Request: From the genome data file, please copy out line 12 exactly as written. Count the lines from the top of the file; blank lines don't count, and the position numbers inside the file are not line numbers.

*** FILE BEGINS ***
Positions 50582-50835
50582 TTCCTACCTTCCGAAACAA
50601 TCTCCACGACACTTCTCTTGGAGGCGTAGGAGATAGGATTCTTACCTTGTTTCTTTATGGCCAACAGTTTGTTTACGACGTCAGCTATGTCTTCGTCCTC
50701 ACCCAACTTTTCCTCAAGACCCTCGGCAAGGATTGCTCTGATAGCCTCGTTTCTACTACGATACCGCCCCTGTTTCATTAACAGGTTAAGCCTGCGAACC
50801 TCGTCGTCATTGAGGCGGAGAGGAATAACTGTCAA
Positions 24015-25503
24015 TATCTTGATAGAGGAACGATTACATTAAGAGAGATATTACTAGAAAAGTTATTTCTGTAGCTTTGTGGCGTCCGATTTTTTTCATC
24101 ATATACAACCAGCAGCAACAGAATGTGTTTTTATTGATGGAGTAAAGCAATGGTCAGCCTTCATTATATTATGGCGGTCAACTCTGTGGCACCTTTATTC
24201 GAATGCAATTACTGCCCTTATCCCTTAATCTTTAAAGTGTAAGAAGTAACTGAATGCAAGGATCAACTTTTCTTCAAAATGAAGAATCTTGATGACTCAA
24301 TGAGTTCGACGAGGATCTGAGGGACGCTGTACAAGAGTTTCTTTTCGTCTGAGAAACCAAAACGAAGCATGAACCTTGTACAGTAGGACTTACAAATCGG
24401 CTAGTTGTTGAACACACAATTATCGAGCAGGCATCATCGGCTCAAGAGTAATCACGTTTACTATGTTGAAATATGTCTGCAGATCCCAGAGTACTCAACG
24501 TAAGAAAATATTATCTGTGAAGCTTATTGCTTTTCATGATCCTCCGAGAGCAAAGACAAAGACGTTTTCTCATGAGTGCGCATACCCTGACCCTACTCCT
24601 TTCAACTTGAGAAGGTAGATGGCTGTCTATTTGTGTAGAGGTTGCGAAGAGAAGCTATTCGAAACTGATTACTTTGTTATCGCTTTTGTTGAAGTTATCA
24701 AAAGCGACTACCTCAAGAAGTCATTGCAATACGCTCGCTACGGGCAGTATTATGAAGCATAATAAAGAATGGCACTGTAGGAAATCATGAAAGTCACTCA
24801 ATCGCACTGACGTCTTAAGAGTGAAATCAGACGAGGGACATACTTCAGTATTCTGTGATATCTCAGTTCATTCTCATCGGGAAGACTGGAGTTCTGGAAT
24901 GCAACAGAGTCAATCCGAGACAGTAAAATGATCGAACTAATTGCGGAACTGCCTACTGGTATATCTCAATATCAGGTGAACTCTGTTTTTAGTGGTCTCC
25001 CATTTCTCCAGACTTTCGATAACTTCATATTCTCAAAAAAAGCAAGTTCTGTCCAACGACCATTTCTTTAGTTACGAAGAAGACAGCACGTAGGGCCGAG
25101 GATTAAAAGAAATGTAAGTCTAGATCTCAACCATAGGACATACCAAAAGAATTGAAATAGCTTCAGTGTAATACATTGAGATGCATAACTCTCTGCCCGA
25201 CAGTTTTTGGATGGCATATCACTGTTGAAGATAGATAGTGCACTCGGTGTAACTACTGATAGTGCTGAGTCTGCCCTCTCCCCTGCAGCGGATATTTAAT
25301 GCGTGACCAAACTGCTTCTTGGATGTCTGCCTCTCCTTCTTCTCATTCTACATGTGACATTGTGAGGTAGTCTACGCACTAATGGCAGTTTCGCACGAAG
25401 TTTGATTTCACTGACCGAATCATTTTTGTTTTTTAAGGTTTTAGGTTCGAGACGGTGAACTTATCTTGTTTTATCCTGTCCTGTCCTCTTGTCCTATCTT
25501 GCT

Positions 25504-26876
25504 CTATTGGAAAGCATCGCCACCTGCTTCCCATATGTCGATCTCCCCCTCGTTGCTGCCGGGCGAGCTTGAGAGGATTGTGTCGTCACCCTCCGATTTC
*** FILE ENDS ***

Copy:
24501 TAAGAAAATATTATCTGTGAAGCTTATTGCTTTTCATGATCCTCCGAGAGCAAAGACAAAGACGTTTTCTCATGAGTGCGCATACCCTGACCCTACTCCT